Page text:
In at least one exemplary embodiment, the technology described herein provides a chair timer 200 adapted to aid a user seated in a chair 302 equipped with such a chair timer 200 in the reduction of serious health issues associated with prolonged sitting, and crowd management and/or seating management.

The chair timer 200 is a device that helps reduce the risk of serious health issues associated with prolonged sitting, and crowd management and/or seating management by providing a timer to remind a person seated on a chair 302, and in particular an office or desk chair, or the like, that he or she should get up and walk around, thus to conduct an effort to help reduce the risk of serious health issues associated with prolonged sitting by essentially stimulating or reminding a user to take time away from the seated position in the chair and visual attention away from a screen, such as a television screen, computer display screen, or the like.

The chair timer 200 is adapted to work with a multiplicity of chair types and configurations. By way of example, and not of limitation, the chair timer 200 can be mounted to an underside of a chair 302, mounted within a piston, disposed within a chair pad, and so forth.

In various embodiments, the chair timer 200 is adapted for use as a stand-alone unit as noted above, embedded within a chair, or embedded within a chair cushion, or the like. Additionally, the components of the chair timer 200 depicted in FIG. 2, can vary. One or more disclosed elements of FIG. 2 are included in the chair timer 200; however, not all elements are required in all embodiments. By way of example, a timer or analog integrator can be used instead of a microcontroller.

In at least one embodiment, the chair timer 200 is adapted to be calibrated before use to ensure its accuracy. Calibration of the chair timer 200 will ensure that time and distance, weight, pressure, or alignment is measured correctly, and other settings and parameters are utilized and measured properly. This ensures proper detection of seating and/or unseating.

The chair timer 200 is adapted to detect when a person sits on the chair 302. Upon detection a timer is started. The user selects the timer duration from a few pre-selected settings or an optional automatic setting that sets the time based on a more complex algorithm, embedded within the chair timer 200. Once the timer counts the selected time, the user is notified by various means (visual, sound or vibration, for example) by an alert device 212. An objective of the chair timer 200 is to signal to the user that it is time to take a break and stand up from the chair 302 and walk around. The chair timer 200 senses when the user exits the chair 302. The chair timer 200 then passively waits until the user sits again upon the chair 302 to start the process all over. Upon detection by the sensor 206, the chair timer process steps 100 will commence as depicted between methods steps 110 and 102. In at least one embodiment, the chair timer 200 is adapted to notify when it is safe or appropriate to return to a seated position. Such indication is a red/green/yellow type light signal in one embodiment. In at least one embodiment, a warning or indicator is provided when the time is getting close.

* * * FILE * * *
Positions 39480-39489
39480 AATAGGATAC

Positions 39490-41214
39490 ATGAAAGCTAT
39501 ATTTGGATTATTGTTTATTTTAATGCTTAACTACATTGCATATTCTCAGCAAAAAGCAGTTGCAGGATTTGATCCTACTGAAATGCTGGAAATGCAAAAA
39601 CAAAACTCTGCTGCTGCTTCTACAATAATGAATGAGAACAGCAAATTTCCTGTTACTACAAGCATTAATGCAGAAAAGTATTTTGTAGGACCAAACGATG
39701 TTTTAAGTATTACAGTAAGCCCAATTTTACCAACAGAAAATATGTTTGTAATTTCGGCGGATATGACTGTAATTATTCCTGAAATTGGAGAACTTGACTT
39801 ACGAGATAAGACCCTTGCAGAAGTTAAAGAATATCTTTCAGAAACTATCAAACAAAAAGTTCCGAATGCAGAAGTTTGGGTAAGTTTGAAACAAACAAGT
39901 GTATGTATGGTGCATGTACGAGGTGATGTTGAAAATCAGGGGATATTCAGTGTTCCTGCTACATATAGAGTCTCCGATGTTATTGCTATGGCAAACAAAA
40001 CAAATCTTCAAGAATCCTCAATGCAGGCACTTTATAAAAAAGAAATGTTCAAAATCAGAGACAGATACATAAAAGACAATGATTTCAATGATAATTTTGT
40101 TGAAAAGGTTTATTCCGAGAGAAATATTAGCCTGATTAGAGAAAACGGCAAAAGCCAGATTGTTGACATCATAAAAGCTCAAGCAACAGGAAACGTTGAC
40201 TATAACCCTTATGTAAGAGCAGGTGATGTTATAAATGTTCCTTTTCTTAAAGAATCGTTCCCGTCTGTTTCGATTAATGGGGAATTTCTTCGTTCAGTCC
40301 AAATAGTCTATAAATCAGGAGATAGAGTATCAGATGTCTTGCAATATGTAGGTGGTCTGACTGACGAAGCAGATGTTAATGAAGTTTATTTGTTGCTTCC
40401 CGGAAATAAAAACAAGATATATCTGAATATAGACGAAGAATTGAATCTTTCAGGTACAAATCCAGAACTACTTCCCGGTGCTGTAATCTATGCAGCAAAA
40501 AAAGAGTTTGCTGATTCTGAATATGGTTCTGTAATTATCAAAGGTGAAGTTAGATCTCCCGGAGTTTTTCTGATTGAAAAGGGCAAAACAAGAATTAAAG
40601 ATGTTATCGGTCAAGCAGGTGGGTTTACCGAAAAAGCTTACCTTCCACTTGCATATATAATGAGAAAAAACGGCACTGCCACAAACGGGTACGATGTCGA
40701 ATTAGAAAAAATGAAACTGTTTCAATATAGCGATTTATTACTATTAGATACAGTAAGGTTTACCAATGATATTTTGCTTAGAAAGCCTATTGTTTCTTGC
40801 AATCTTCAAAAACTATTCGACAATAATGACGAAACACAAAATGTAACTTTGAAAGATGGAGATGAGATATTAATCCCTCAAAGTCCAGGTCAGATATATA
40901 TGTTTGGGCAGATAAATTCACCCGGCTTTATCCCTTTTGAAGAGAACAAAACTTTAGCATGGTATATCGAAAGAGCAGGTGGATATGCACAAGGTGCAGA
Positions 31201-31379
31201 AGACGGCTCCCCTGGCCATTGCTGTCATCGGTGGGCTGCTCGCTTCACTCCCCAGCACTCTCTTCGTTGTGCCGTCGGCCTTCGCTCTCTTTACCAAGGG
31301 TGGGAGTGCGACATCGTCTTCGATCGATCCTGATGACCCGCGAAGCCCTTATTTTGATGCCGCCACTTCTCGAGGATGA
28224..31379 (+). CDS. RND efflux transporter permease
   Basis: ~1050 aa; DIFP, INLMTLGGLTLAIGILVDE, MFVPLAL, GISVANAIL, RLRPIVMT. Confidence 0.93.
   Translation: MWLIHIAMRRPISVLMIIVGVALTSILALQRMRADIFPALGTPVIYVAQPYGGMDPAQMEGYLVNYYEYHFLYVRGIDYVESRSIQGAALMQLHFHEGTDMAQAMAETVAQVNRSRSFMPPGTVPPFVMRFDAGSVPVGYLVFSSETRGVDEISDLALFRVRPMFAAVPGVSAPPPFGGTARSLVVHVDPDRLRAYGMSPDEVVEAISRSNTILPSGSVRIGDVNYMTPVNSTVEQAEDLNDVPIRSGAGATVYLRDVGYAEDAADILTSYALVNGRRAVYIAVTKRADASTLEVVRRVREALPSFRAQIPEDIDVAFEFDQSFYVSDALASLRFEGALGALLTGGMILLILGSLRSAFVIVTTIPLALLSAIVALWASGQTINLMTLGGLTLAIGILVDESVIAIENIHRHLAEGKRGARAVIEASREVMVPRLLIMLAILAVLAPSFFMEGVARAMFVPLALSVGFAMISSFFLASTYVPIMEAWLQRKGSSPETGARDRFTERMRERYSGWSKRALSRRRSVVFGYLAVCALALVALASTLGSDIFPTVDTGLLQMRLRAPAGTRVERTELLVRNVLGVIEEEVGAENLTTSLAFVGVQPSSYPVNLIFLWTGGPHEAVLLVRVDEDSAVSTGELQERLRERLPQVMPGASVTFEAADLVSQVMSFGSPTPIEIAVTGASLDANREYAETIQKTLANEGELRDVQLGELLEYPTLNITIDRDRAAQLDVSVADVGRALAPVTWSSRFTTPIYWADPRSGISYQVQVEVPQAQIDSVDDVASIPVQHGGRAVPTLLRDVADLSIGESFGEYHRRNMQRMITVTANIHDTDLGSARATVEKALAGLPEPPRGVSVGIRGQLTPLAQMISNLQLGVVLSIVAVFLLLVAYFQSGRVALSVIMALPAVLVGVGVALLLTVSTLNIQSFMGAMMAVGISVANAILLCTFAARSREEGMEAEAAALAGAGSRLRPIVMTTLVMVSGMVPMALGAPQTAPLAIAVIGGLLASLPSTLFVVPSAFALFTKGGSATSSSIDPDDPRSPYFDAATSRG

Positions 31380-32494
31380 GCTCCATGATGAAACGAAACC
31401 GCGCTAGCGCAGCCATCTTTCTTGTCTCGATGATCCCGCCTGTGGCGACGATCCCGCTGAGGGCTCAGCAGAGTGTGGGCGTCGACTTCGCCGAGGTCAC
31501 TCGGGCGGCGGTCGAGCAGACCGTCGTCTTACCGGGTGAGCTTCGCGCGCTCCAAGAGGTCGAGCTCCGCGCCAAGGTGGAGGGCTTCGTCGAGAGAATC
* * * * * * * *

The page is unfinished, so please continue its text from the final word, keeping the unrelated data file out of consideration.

In at least one embodiment of the chair timer 200, some algorithms used for control and timing with the chair timer 200 may log time of a person seated in the chair 302, and also out of it while away from the chair 302, and use that information to calculate appropriate break times, or report to a monitoring system for logging and tracking. For example, in the event that the user takes too short of a break time, the unit can notify the user with an audible and/or visual alert. This automatic setting could then adapt the break time interval as needed to break up the sedentary durations.

In at least one embodiment of the chair timer 200, a sensor 206 is utilized. In at least one embodiment of the chair timer 200, the sensor 206 is an accelerometer or motion sensor, used to detect movement.

In at least one embodiment of the chair timer 200, the sensor 206 is a thin, flexible pad, including, for example, conductive threads and/or an insulation layer, adapted to sense and detect either the presence or absence of the user. In at least one embodiment, the pad is placed and attached to the top of the chair cushion and is configured to detect when a person sits down and also stands up based on the measured pressure exerted on the cushion sensor. In at least one embodiment, the pad could incorporate conductive threads or flexible bend or pressure sensors such those from Flexpoint Sensor Systems to provide the presence detection.

In at least one embodiment of the chair timer 200, the sensor 206 is one or more of optical, flexible printed electronics, ultrasonic, acoustic, capacitive, resistive, mechanical switch, mechanical conductive, or thermal sensors. In each case the sensor 206 is adapted to detect the presence of a person in the chair 302. More than one sensor 206 type may be utilized in various embodiments and combinations of use of the chair timer 200.

In at least one embodiment of the chair timer, a microcontroller 202 is utilized. The microcontroller 202 is adapted as a controller to communicate with one or more sensors 206 and other components of the chair timer 200. The microcontroller 202 is adapted to control the various time measurements activities. Additionally, in at least one embodiment of the chair timer, a timing circuit is utilized. The timing circuit is configured to keep track of time and can be used in conjunction with the microcontroller.